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Published May 25th, 2022
Family Focus
Margie Ryerson, MFT, is a local marriage and family therapist. Contact her at 925-376-9323 or margierye@yahoo.com. Her books, "Family Focus: A Therapist's Tips for Happier Families," "Treat Your Partner Like a Dog: How to Breed a Better Relationship," and "Appetite for Life: Stories of Recovery from Anorexia, Bulimia and Compulsive Overeating" are available from Amazon.com.

It's natural for parents to doubt themselves at times, especially if their child experiences a behavioral, social or academic challenge. When a child is struggling, conscientious parents tend to first look at themselves and what they did or didn't do that contributed to the problem. If 10-year-old Skylar wasn't included in a classmate's sleepover party, not only might her parents feel bad for her, but they may blame themselves for not getting to know the classmate's parents or for not inviting the child to their house, or for not helping Skylar learn to navigate her social environment better.
In addition, there's what I call the "compare and despair" syndrome that all too often results in parents feeling unhappy with their own situation while seeing supposed evidence of other people or families being much more successful. A previous Family Focus column explored how comparing yourself to others can lead to negative feelings about yourself and your life. It's important to realize that we can't always see behind the scenes of others' lives to be able to evaluate accurately. If you find yourself automatically making comparisons, try to become aware that you're doing this and tell yourself it's counter-productive. It may take a while to first catch yourself doing it and then to block it. A tool in this process is to think of all that you have to be grateful for instead of feeling diminished by making comparisons.
Natalie, the mother of three young children, expressed how she felt her life was very routine and that she felt generally unappreciated. She thought that anyone could perform her tasks and child-caretaking, and that there was nothing special about her. Natalie put her children and husband first. Because she was also an exceptionally giving person to her extended family and friends as well, Natalie sometimes felt that no one was looking out for her. People in her life expected her to be responsible and loving, and Natalie felt taken for granted.
We all hear and read about self-care being important. Natalie was already doing positive things for herself such as monthly massages and regular exercise and yoga classes. She was in good shape physically but needed an emotional tune-up.
If you are in a similar position of needing more affirmation from others, it's important to take action for yourself. Try not to let pride or embarrassment stand in your way. Let those close to you know how you're feeling. Some will offer validation right away, whereas others may need a cue that you could use a boost. Ask what they see you doing well and how they view you as a parent, a partner, a friend and as a person. You can ask older children to tell you what they like about you (and to skip the critiques for now). You can ask younger children to draw a picture of you and tell you about it. Chances are it will be a loving effort.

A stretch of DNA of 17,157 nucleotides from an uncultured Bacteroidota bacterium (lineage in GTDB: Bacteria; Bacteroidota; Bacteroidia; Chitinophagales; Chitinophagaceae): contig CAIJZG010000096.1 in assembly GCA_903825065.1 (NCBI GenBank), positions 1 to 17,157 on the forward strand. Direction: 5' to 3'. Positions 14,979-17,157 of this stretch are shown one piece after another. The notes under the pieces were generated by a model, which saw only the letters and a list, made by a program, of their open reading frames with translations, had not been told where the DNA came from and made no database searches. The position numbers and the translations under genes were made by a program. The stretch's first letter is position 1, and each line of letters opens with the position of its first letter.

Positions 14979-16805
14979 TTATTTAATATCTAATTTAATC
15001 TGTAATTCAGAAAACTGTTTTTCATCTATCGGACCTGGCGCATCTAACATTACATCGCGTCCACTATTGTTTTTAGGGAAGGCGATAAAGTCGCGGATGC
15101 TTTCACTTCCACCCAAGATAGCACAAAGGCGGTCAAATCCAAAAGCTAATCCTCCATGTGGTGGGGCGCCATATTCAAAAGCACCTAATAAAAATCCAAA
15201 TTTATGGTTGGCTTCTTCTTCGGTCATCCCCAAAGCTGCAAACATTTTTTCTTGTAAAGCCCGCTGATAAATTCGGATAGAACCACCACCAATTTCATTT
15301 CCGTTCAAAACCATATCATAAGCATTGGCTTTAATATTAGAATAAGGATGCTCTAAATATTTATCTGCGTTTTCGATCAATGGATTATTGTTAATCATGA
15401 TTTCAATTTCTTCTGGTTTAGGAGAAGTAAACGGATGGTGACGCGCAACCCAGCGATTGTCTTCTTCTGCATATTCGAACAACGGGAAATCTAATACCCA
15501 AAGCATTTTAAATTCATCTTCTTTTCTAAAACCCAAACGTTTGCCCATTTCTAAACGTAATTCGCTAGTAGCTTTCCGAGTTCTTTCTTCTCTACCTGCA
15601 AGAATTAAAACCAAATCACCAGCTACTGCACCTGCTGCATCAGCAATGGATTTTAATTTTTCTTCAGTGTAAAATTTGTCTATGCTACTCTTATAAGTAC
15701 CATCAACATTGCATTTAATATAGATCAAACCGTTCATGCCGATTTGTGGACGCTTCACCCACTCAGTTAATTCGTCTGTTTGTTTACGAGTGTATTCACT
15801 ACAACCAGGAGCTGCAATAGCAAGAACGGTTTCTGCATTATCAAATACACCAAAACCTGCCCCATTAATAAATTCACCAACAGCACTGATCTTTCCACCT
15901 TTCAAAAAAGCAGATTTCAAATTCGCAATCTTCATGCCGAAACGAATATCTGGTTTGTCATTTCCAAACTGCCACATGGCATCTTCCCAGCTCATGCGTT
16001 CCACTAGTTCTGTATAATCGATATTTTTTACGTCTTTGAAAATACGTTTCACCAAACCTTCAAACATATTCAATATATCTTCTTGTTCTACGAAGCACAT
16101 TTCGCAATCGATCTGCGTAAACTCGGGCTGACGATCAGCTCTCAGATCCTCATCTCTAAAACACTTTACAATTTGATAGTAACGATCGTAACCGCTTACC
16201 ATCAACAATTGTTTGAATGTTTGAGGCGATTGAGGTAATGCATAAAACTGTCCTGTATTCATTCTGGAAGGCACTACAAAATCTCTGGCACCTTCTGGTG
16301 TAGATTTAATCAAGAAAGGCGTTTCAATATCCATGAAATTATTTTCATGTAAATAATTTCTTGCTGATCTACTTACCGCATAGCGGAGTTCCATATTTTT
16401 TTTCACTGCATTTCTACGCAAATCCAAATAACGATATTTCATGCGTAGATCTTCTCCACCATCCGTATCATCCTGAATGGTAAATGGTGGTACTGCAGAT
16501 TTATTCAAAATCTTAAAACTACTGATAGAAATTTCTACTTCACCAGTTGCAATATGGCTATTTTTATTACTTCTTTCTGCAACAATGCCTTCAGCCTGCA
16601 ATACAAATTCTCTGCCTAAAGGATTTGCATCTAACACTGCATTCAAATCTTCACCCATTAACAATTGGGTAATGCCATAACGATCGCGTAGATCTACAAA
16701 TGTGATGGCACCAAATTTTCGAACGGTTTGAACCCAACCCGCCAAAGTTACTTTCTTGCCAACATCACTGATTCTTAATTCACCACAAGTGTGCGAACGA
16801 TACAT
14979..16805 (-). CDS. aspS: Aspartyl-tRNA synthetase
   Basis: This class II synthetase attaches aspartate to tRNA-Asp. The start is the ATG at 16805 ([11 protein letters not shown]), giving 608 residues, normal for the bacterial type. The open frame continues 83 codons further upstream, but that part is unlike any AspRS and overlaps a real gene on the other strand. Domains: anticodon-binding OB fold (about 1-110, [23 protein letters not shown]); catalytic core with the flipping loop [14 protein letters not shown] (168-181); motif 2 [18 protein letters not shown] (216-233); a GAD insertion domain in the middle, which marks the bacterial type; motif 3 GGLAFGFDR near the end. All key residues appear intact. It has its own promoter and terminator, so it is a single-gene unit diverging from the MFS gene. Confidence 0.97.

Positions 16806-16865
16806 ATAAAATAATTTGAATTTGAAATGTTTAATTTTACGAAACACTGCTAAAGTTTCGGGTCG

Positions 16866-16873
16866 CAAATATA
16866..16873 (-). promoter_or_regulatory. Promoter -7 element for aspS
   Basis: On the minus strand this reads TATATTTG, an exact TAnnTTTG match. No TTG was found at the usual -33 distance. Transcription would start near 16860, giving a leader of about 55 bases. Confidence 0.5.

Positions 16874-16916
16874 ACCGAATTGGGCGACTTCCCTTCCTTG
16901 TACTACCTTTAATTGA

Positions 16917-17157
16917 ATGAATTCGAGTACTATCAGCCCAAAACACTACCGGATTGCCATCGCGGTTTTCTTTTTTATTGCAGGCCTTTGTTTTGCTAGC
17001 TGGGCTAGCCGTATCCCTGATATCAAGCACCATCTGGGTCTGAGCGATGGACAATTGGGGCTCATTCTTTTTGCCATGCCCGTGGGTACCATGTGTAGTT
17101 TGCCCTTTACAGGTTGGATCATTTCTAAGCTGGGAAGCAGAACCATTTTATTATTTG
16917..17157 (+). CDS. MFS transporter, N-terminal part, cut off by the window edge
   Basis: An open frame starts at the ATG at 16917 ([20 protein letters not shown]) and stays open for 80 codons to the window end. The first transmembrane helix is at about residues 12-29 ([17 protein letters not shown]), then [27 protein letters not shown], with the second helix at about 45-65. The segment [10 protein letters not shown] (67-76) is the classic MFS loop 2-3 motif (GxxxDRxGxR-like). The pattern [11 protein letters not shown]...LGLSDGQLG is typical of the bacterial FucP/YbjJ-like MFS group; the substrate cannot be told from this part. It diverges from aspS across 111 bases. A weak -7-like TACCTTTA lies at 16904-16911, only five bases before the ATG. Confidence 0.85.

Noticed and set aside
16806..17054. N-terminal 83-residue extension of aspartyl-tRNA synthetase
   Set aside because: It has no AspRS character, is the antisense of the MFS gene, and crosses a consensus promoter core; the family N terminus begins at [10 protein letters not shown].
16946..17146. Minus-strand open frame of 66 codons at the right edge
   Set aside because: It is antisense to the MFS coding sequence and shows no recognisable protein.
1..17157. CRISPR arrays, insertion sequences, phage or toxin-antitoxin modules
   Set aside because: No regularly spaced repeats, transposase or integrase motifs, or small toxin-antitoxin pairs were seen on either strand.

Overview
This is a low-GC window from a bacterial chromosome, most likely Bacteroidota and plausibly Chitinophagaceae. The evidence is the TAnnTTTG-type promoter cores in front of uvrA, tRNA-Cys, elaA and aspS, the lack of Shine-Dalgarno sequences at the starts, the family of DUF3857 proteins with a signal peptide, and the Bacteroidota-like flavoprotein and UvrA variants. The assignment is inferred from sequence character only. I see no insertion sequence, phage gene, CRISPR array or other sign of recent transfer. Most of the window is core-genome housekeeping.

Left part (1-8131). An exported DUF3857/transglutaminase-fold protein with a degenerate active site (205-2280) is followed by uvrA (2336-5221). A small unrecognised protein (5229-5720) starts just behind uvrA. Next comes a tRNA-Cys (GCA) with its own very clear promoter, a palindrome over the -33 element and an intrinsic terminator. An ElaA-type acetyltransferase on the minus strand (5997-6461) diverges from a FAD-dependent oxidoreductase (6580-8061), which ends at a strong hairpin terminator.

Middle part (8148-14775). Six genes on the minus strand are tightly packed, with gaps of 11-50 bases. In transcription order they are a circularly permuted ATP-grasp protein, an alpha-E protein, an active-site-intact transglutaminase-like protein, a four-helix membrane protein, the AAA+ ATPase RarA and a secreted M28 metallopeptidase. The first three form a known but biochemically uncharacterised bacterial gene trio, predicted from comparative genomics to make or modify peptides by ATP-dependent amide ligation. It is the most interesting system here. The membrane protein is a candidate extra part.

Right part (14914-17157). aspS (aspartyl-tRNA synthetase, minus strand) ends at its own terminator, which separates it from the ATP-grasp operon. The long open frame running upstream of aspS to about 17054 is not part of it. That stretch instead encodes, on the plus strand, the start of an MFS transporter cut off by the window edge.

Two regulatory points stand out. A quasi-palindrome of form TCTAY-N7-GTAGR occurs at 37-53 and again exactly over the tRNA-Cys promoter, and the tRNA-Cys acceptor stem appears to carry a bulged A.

Parents are urged to listen carefully and offer positive, encouraging comments to their children. Yet, what too often goes unaddressed is that parents would love to receive this as well. A systematic approach ensures that everyone in the family can have this need met - being heard and receiving caring and encouragement.
If you establish a family meeting time for sharing concerns and problem-solving, you can incorporate validation for everyone each time. Take turns having everyone share specific things that they appreciate about each member of the family. In addition, you may want to have a time when everyone can share something they are proud of about themselves and then receive some affirmation. If you don't want to have regular family meetings, you can do this exercise on an impromptu basis. The important thing is to do it regularly. Your children will become used to noticing positive behavior among family members and learn how to share their observations. Not only will they offer others some compliments, but they will also get reinforcement for their own positive words and actions.
It is more meaningful if you can give an example of something you have seen or heard, rather than just offering a generalization. If you want to tell Kevin he was being considerate, let him know that you saw him share a toy with his little sister or let a friend go first in a game. Be careful not to use labels, such as honest, smart, talented, etc. Labeling one child a certain way can cause another child to feel less adequate. If one child is labeled as smart and another is labeled as kind, each may think he or she lacks or doesn't have enough of the quality the other has. Use action words, not nouns or adjectives. For example, you saw that Olivia studied hard and did well on her math exam. Or you appreciated that Sam was being thoughtful by unloading the dishwasher.
The hope is that you will be able to receive recognition and appreciation from those whose opinions are most meaningful to you. Many of us receive validation from our jobs, but it's important to look for ways to fill up our personal and emotional tanks. We can ask others to help with this from time to time. And we can set up a systematic approach within our family.

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